Friday, April 19, 2013

Illumination Types for Microscopes

  • Tungsten – the least expensive method, and the most common on low-end scopes, tungsten illuminators use standard incandescent light bulbs. They are relatively bright, but they produce a yellowish light and considerable heat. In particular as the light is dimmed, it shifts further toward orange. This warm color balance can obscure the true colors of specimens. The heat produced by the incandescent bulb may kill live specimens and quickly dries out temporary wet mounts made with water. Lamp life is relatively short.

  • Fluorescent – costs a bit more than tungsten, and was quite popular before the advent of LED illuminators. Fluorescent illuminators provide bright light that appears white to the human eye, but is actually made up of several different discrete colors that are mixed to appear white. Accordingly, color rendition can differ significantly from the true color rendition provided by daylight. Fluorescent bulbs emit much less heat than incandescent bulbs, and so are well suited to observing live specimens. Some fluorescent illuminators are battery-powered, but most use AC power. Lamp life is relatively long.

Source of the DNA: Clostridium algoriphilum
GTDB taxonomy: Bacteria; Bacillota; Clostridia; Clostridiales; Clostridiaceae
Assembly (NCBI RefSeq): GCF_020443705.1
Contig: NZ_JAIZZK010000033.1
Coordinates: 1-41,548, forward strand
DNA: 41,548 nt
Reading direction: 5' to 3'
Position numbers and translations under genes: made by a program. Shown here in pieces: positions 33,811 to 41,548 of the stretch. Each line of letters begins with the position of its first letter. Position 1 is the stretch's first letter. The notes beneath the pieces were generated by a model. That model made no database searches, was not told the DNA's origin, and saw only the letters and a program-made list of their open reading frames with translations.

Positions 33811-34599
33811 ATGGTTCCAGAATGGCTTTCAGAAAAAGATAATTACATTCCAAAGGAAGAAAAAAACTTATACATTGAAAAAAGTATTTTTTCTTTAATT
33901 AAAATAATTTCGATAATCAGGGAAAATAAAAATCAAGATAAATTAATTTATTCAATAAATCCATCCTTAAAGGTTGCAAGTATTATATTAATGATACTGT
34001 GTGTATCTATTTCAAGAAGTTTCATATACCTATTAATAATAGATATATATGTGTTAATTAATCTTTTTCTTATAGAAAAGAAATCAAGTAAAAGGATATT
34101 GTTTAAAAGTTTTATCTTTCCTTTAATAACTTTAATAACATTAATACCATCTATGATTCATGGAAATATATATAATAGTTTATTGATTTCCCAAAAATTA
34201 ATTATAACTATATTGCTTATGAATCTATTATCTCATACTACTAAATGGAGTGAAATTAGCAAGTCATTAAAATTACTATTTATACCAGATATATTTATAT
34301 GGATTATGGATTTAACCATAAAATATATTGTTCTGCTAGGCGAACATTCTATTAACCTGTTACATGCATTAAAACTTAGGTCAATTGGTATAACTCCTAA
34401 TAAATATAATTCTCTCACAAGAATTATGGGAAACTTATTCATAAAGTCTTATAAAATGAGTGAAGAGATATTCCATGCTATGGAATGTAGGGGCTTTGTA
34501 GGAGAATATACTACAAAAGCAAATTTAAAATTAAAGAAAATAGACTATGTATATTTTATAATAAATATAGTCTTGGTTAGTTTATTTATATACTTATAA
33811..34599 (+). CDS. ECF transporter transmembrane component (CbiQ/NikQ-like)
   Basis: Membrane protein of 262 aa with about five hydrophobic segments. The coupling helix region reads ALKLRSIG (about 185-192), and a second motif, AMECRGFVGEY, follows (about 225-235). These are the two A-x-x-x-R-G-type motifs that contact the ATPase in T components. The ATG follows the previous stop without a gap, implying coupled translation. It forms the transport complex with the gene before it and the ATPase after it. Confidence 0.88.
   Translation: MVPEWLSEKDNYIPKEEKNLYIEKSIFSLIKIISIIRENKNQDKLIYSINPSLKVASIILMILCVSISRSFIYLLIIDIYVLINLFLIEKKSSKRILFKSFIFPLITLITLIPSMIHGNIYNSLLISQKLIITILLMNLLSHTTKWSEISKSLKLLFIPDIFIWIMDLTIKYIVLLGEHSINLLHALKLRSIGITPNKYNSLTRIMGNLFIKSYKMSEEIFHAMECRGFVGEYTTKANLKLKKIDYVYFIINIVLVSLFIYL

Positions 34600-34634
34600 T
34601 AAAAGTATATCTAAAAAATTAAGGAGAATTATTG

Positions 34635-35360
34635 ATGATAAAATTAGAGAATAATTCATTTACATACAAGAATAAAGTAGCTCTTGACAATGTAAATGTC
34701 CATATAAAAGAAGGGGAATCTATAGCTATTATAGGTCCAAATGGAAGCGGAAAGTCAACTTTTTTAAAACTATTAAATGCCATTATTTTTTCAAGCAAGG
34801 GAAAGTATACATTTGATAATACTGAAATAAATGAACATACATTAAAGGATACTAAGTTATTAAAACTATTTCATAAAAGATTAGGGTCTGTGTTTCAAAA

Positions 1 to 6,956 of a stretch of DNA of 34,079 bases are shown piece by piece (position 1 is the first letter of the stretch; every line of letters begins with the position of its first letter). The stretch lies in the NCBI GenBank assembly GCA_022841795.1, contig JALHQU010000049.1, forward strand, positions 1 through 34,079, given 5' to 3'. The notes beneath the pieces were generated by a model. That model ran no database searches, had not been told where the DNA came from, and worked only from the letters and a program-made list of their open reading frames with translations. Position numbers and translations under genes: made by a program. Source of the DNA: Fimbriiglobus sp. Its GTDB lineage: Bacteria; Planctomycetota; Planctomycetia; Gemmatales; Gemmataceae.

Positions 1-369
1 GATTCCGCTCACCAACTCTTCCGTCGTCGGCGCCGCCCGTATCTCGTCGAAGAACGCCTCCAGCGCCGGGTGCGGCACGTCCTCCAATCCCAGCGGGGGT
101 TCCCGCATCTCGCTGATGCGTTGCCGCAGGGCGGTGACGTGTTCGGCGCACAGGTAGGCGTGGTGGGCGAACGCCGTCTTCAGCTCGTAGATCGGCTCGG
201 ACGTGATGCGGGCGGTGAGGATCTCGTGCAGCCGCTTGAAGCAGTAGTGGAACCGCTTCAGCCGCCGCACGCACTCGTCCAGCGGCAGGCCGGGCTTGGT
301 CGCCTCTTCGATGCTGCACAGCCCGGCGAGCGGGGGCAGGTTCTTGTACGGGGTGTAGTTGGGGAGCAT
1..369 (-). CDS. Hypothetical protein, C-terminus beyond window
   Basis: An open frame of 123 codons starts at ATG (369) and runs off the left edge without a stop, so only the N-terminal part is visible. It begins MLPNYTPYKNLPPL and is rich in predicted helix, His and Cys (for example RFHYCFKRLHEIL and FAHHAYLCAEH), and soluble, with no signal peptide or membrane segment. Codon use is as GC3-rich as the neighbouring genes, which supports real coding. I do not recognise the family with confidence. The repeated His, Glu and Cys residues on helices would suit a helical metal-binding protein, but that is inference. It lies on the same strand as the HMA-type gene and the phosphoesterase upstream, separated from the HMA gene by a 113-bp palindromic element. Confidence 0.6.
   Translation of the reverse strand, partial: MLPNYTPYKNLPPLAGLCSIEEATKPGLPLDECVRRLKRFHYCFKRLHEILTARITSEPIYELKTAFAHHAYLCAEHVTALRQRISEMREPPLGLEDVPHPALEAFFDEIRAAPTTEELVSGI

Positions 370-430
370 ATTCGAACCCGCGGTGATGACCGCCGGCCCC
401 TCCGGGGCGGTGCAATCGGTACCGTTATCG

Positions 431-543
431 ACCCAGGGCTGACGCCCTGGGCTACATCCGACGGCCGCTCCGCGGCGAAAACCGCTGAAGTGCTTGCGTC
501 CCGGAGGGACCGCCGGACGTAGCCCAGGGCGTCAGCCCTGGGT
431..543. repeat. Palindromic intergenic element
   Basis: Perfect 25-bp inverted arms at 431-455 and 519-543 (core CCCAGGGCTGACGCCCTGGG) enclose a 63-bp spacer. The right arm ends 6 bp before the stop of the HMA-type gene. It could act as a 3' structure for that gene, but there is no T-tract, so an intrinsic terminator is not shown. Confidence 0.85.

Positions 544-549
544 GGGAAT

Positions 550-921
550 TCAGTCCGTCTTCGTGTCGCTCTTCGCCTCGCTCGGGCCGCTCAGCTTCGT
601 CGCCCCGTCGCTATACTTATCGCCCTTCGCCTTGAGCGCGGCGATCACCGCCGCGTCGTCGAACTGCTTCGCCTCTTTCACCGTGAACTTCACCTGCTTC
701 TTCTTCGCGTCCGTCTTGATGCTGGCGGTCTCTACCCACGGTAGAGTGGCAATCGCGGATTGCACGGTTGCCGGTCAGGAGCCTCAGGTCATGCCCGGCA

• LED – priced about the same as fluorescent illuminators, LED illuminators have become very popular, largely replacing fluorescent illuminators. LED illuminators have the same color-rendition problems as fluorescent illuminators, but are otherwise ideal for many purposes. LED illuminators draw very little power and emit essentially no heat. Their low power draw means they’re the best choice for a battery-powered microscope, and are ideally suited for portable microscopes that can be used in the field. Lamp life is essentially unlimited.

  • Quartz-halogen – the most expensive type of illuminators  and the one preferred by most scientists. They provide a brilliant white light needed for work at high magnification that reveals the true colors of specimens. Unfortunately, quartz-halogen lamps also produce more heat than any other type of illuminators  Their high power draw means they are AC-only. Lamp life is relatively short.


  1. Thanks for this posting.
    Your blog is very knowledgeable!! Keep it always updated.
    Microscope Illumination

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